Wednesday, February 8, 2017

National Youth Administration Training. "The yield on this investment should be high."

Above: The description for this 1940 photograph reads, "Typical of the work experience offered James DeSoto through his National Youth Administration employment as a helper in the Fresno [California] city shops is this photo showing city mechanic W.C. Scott explaining installation of special equipment on Fresno's new police cars." Between 1935 and 1943, millions of young men and women earned a small paycheck and learned a lot of new skills in the National Youth Administration. Photo courtesy of the National Archives.

Above: "NYA girl preparing to become an air mechanic in a work shop in South Charleston, West Virginia." Photo taken ca. 1935-1943, provided courtesy of the National Archives.

"I have determined that we shall do something for the Nation's unemployed youth because we can ill afford to lose the skill and energy of these young men and women. They must have their chance in school, their turn as apprentices and their opportunity for jobs—a chance to work and earn for themselves. In recognition of this great national need, I have established a National Youth Administration, to be under the Works Progress Administration... The yield on this investment should be high."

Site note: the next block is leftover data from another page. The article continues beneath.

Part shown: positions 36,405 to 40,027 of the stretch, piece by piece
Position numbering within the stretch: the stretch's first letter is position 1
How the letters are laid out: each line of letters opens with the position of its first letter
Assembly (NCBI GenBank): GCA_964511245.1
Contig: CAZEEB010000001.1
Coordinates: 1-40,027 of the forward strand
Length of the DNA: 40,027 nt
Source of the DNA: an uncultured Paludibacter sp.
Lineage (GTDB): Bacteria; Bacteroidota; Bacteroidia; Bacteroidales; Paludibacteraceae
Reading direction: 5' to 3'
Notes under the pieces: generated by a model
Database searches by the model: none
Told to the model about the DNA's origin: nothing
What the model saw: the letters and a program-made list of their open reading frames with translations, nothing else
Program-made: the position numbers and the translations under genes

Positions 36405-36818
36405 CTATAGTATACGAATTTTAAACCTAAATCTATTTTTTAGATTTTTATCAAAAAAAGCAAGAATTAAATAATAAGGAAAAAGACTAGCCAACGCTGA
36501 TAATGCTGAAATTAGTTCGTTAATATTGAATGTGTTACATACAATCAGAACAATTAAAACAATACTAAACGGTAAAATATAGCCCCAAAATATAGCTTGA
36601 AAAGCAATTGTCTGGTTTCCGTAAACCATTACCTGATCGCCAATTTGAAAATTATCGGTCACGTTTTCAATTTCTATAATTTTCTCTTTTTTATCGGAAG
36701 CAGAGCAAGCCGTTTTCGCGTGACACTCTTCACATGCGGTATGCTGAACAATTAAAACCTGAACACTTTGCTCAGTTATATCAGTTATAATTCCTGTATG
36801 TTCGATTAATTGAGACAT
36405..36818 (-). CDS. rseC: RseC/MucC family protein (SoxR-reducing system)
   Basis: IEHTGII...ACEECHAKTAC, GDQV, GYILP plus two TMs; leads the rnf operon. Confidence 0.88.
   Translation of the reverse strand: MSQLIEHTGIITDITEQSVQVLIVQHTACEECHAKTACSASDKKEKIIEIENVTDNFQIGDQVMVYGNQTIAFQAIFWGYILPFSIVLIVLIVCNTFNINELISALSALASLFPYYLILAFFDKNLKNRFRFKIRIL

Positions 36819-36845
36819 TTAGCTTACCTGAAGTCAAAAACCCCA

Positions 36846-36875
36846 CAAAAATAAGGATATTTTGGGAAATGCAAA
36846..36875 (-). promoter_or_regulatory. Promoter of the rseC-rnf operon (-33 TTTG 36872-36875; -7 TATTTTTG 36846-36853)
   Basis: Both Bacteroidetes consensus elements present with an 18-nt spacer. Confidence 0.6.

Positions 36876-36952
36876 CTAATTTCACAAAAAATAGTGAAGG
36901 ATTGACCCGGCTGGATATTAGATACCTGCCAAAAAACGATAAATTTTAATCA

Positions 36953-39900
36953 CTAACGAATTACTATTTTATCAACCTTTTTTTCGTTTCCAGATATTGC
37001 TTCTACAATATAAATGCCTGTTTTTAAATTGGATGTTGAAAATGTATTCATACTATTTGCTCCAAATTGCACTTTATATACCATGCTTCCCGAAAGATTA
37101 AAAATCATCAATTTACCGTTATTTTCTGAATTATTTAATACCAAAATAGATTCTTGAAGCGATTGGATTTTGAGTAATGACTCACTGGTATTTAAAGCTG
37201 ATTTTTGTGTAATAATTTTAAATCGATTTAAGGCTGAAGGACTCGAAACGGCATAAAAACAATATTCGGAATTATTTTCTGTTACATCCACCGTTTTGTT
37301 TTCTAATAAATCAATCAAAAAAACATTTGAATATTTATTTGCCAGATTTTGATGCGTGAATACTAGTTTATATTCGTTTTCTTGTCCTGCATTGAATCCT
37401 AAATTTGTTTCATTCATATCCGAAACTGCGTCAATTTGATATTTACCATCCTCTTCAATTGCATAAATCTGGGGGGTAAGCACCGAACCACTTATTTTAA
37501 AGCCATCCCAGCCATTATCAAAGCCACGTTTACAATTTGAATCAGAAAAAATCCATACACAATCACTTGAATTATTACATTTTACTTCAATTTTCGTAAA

--President Roosevelt, Statement on the National Youth Administration, June 26, 1935. The yield on the investment was indeed high. Members of the National Youth Administration grew up to be part of America's "Greatest Generation." Many NYA men & women served in the armed forces and defense industries during World War II. For example, many women who had learned industrial skills in the NYA became "Rosie the Riveters" and "Wendy the Welders" during the war years. And this is in addition to all the tens of thousands of projects that youth engaged in during their actual time in the NYA - infrastructure, recreational leadership, scientific studies, forestry work, and much more.

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